As I nervously got out of the car, a genial, portly man in uniform hurried forth to welcome me uttering a reassuring “I know all about you”. It was well past five in the evening and I had just reached the archaeological site of Palaipafos (‘old Pafos’ in Greek) in Kouklia village, Pafos. During our conversation, I learnt he was the man in charge of this UNESCO World Heritage Site. This site was about 14 kilometres from Pafos city and was one of the three that were jointly inscribed on the UNESCO list in 1980—the other two being in the city, close to Pafos Harbour.
While the museum here closes at 5pm during spring, apparently someone from the tourism department had called ahead to accommodate this photographer from India who was keen to check out the 3,200-year old mosaic masterpieces. As I exhaled a deep sigh of relief, I could feel my admiration for the department going up.
Palaipafos, one of the most important ancient city-kingdoms of Cyprus, is linked to the Aphrodite Cultural Route. While archaeological excavations here are still on, some remarkable finds have already been unearthed. From the excavated ruins replete with two feet-thick walls and Gothic columns, some of the 12th-century artefacts and mosaics have been moved into the museum on site.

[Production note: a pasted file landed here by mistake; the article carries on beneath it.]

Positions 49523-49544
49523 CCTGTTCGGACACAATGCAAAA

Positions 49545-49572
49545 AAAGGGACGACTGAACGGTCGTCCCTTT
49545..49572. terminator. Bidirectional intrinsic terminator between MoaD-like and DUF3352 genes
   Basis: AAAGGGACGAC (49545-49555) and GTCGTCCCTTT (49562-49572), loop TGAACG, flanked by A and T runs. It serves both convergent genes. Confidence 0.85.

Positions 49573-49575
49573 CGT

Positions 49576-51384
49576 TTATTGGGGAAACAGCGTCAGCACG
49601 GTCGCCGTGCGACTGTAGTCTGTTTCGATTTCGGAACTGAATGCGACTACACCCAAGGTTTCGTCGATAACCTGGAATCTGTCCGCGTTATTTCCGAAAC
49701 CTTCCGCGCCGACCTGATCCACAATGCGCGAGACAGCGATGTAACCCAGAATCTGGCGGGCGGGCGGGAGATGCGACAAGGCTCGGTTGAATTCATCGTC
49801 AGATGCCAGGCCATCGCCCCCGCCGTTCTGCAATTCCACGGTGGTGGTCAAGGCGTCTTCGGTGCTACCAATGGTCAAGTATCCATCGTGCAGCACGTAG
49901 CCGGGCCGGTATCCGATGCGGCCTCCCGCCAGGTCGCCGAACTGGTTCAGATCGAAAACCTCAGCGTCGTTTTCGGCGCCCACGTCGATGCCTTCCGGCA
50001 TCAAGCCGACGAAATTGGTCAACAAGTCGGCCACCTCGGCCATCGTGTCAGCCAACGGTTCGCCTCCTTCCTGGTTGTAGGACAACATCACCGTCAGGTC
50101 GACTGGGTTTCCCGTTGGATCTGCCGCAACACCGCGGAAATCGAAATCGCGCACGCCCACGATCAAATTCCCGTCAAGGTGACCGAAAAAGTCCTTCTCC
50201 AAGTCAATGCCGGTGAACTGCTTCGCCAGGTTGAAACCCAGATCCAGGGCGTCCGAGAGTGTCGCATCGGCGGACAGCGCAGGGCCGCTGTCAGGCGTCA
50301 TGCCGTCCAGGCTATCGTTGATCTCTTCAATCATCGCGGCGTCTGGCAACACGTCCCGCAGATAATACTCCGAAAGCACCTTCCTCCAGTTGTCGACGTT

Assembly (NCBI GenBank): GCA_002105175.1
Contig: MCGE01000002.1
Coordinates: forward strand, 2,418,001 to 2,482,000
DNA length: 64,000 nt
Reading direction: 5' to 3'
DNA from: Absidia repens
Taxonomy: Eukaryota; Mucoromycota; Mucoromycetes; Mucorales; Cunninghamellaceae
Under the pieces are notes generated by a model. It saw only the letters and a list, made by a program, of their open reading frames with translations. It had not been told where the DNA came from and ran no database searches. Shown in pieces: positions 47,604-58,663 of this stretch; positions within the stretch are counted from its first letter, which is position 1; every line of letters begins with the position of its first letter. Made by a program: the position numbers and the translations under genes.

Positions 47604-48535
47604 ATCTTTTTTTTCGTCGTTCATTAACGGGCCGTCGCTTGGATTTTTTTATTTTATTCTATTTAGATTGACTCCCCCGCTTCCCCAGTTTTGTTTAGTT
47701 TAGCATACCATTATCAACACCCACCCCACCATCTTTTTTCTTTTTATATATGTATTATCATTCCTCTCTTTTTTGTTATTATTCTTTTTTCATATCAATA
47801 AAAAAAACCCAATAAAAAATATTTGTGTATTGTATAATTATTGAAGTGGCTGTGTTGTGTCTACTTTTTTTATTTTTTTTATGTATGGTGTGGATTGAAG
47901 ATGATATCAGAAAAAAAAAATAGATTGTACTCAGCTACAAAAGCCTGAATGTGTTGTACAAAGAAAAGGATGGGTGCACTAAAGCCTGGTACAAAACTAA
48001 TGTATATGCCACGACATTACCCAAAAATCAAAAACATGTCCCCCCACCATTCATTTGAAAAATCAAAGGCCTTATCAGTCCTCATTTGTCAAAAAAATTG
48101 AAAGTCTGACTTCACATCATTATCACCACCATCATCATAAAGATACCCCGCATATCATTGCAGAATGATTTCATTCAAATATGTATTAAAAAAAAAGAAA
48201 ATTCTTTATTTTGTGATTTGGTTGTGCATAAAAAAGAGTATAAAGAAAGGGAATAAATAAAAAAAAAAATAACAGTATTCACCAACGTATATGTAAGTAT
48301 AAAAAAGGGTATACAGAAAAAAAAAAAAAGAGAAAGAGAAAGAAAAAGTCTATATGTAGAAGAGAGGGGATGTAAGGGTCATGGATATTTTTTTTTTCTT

One such piece is a mosaic rendition of a scantily clad Aphrodite, the greek goddess of love. As a photographer, I know my task is to create the illusion of the third dimension in a two-dimensional frame. Looking at this artwork, I was mesmerised by the finesse of the artist who faced a daunting task to conceive and create the third dimension in a jigsaw 2D medium. It required perfection in planning and in its execution. For me, it was not just about assessing the direction of light and pressing the trigger. It was about assessing it, and then conceiving hundreds of tiny pieces—each to perfectly reflect the subtle hues that would ultimately provide the illusion of that elusive third dimension. The body contours and the natural fall of the drape were perfect.
It seems the rare art of mosaics was extremely advanced in 12th-century BCE Cyprus. My visit to Palaipafos’s sister site the same morning, the one near Pafos Harbour, had brought me face-to-face with another set of brilliantly conceived mosaic floors. It is believed to have been the ancient home of a wealthy Cypriot from that era. The site was an aggregation of multiple mosaic collages of the Greek god of wine—Dionysus.
Besides the varied manifestations of Dionysus, the other mosaics on this site ranged from geometric patterns to animals, hunting to elaborate war scenes, and more. Amongst the animals depicted here, the ones that intrigued me the most were a peacock and a tiger. It made me wonder if the artisans who created these masterpieces were from the distant lands of Southeast Asia.
Seeing more heritage gems from Cyprus, it increasingly became clear that over the centuries, Cypriots have demonstrated amazing talent. They have not only showcased their talent in their three-millennia old mosaics, but also via the painted churches from the medieval Byzantine era.
Some of these Byzantine and post-Byzantine churches are sprinkled across the Troodos mountain range in central Cyprus. In 1985, UNESCO had accorded World Heritage Site status to a set of 10 churches from this region, dating between 11th and 15th centuries CE.